Australian hip-hopper The Kid LAROI (aka Charlton Howard) is a viral sensation, cultivating a fanbase in the US as well as here via streaming platforms and social media. Now the cloud rapper/crooner has dropped his inaugural mixtape, F*CK LOVE – and on the same day as both Logic’s retirement album No Pressure and Taylor Swift’s epochal surprise release folklore (Kanye West’s DONDA didn’t materialise). But Howard is making his own waves.
At 16, this First Nations gamechanger belongs to a new generation of teenage hip-hop prodigies at home, together with Brisbane’s Creed Tha Kid. Howard was raised by his mother in the dynamic Sydney suburbs of Waterloo and Redfern, but he also spent time in distant Broken Hill. Into hip-hop, R&B and soul, Howard began rapping as a tween, sharing his efforts online – and slipping onto triple J’s Unearthed radar. In 2018, he uploaded a buzz EP, 14 WITH A DREAM, working alongside Sydney producer Miracle. Howard was espied by Chicago mogul Lil Bibby. The ‘Blessings’ upstart signed to Bibby’s Grade A Productions, home of Juice WRLD. Howard supported Juice on two headlining Australian tours – last November’s run his final shows before he tragically passed at 21. Inevitably, Howard transplanted to Los Angeles with his mum. In 2020, he’s already been industrious, circulating non-album singles and fulfilling cameos (Howard had a zeitgeist hit with ‘Addison Rae’, celebrating the TikTok personality).
Howard was mentored by Juice WRLD, yet his style is closer to Trippie Redd’s – the Ohioan, reformulating pop-punk (and emo) aesthetics, known for the angsty hit ‘Love Scars’. Though melancholy, Howard doesn’t emit Juice’s existential doom. Regardless, he’s too expressive, and energetic, to be reductively dismissed as ‘a mumble rapper’.
The media has described F*CK LOVE as Howard’s debut album, but his label is marketing it as a mixtape. Like Trippie’s A Love Letter To You series, F*CK LOVE follows a narrative arc, rather than unfolding as a concept. Howard captures an unravelling relationship: the rejection, humiliation, recriminations, heartbreak and resolution (the future bass ‘SAME THING’ is a self-own of his failure to commit). There are four “skits” – in fact, an intro and three interludes – based on phone calls with his now ex-girlfriend (a sleepy Howard does mumble as she accosts him of neglect on ‘BOOTY CALL’). The mixtape is 30 minutes.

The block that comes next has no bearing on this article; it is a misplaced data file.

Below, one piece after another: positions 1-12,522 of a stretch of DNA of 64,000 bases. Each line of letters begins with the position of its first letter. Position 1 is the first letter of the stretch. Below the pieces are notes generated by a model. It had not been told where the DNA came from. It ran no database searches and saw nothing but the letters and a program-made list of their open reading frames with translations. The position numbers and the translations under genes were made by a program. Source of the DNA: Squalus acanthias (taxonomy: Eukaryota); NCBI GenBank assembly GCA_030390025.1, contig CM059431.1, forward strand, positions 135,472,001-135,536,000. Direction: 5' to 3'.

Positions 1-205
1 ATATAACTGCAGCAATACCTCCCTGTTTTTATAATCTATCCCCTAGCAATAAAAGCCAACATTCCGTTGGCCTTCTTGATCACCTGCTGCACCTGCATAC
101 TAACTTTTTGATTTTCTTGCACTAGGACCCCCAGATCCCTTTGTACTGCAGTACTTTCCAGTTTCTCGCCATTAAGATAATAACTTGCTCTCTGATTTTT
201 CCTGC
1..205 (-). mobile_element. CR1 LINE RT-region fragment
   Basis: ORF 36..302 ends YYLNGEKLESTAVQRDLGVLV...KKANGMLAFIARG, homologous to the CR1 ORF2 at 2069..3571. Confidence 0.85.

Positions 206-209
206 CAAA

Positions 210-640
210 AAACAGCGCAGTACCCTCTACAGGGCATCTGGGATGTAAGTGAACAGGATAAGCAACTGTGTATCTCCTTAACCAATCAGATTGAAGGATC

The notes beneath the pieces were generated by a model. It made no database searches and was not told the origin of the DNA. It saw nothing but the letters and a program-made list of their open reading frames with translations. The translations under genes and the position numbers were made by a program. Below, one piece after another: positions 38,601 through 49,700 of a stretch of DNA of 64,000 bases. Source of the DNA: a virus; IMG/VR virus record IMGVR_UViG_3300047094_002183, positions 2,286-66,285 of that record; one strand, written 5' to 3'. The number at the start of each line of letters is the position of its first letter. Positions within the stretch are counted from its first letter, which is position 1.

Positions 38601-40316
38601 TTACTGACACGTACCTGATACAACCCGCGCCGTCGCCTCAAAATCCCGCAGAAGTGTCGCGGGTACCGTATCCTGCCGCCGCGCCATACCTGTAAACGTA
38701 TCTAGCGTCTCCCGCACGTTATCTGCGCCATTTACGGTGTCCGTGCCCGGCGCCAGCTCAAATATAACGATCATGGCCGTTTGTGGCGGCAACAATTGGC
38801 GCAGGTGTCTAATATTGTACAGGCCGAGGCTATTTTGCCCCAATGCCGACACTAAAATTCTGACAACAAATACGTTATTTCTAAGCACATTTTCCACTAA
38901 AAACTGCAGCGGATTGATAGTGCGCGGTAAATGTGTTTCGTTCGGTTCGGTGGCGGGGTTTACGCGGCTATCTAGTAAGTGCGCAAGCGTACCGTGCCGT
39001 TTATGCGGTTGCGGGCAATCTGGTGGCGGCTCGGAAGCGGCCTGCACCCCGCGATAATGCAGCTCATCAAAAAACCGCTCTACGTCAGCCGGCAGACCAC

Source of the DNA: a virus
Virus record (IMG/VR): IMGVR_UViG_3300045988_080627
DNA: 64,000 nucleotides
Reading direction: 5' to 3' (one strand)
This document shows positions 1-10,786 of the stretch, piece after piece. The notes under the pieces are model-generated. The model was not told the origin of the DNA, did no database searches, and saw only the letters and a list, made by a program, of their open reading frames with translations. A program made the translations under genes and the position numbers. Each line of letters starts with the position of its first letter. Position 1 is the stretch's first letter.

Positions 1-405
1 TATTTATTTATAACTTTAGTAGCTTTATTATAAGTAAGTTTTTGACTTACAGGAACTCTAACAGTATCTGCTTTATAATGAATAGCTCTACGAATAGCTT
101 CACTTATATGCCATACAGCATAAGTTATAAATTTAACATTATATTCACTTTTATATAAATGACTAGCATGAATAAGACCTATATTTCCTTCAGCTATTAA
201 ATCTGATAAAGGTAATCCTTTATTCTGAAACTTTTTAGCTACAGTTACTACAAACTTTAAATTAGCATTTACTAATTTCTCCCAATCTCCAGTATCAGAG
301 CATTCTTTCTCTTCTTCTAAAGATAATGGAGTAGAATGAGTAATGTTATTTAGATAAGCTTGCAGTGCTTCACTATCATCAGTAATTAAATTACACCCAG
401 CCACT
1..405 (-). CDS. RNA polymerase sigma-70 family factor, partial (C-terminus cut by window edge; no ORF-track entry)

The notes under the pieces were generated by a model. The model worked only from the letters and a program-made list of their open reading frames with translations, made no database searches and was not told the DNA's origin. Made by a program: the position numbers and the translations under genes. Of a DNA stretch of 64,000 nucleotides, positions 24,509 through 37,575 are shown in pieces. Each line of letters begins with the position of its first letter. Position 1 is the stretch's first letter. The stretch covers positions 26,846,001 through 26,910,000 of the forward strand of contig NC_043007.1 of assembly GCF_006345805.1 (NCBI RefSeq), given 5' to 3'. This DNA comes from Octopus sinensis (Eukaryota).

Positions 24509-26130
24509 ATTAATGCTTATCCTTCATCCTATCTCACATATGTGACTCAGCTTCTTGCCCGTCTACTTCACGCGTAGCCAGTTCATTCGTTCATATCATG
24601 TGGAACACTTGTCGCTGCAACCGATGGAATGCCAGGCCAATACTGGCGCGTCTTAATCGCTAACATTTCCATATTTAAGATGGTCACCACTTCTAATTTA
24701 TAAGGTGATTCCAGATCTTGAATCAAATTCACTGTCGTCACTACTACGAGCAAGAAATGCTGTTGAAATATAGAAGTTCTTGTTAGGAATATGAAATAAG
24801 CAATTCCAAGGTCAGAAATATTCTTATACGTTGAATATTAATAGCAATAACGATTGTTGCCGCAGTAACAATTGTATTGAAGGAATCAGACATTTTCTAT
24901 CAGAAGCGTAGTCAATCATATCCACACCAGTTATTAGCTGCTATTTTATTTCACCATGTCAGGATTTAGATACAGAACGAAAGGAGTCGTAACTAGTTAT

The F*CK LOVE sound is melodic trap with Auto-Tuned singing/rapping – and some lowkey twists, such as luxe string arrangements. Howard hasn’t opted for the ambitious curation of those art-rap projects from, say, Travis Scott, but the production input and guest spots are solid. Indeed, with F*CK LOVE, he signals his new clout. Howard even commissions big guns like benny blanco – forever associated with Katy Perry’s Teenage Dream – on ‘ERASE U’.
Howard has enjoyed gleaming collabs in the past – notably teaming with Lil Skies for ‘Moving’. However, his connecting with Juice WRLD on ‘GO’, F*CK LOVE‘s lead single, is the biggest. (Howard likewise appears on his idol’s US#1 posthumous album Legends Never Die, bolstering Marshmello and Polo G for ‘Hate The Other Side’.) ‘GO’ is a hooky anthem, although Juice ominously references lean.
Sadly, today Gen Z hip-hoppers customarily include memorial segments in live concerts for fallen peers – and, in the emotionally raw ‘TELL ME WHY’, Howard now has a song for that. He mourns Juice WRLD and other lost friends in homage to brotherhood. ‘TELL ME WHY’ could be Howard’s ‘Lucid Dreams’, the rapper mentioning his drinking Hennessy. “I’m way too damn young,” he sings. “I can’t count all the tears I cried, so many sleepless nights/Watched all of my idols die, right in front of my eyes.” Elsewhere, Howard is joined by Seattle’s Lil Mosey – riding high with ‘Blueberry Faygo’ – on the bouncy ‘WRONG’. Then, the Twin Cities’ Corbin brings alt-R&B melodrama to ‘NOT FAIR’ (supposedly meant to feature Trippie Redd).
Still, as an Australian hip-hop renegade, Howard hasn’t abandoned the homegrown scene (Scottie Marsh just painted a mural of him in Sydney). On F*CK LOVE, he has beats from Sydney MC/producer/DJ Haan plus Khaled Rohaim. Brisbane popster JOY. contributes vocals, writing and production to the keys-laden finale, ‘SELFISH’.
The challenge for the teen (or his camp) is to convincingly, but appropriately, convey street cred. Usher caused consternation when, in 1993 at 14, he premiered with the hyper-sexualised ‘Call Me A Mack’. Usher’s own protégé, Justin Bieber, struggled as a child star to develop a transitional adult persona, despite having a “swagger coach”. Mind, Howard’s role model might be another Antipodean adolescent: Ruel, who sings of romantic perils with a soulful maturity while being relatable. As with Trippie Redd, Howard sees himself as a clubby balladeer. And, in contrast to his compatriot Iggy Azalea, he reps authenticity. Above all, F*CK LOVE relays Howard’s artistic range. Curiously, his distinctive flow often gives away to a raspy grunge timbre, especially on the songs ‘MAYBE’ and ‘TELL ME WHY’ – very Daniel Johns, circa Silverchair’s Frogstomp.
Howard can be extra. On the playful, and clever, ‘NEED YOU MOST (So Sick)’, he flips Ne-Yo’s noughties R&B classic ‘So Sick’ and the Aussie colloquialism for ‘dope’. Howard deems himself ‘over’ wretched love songs, but presents a collection of break-up bangers. A win.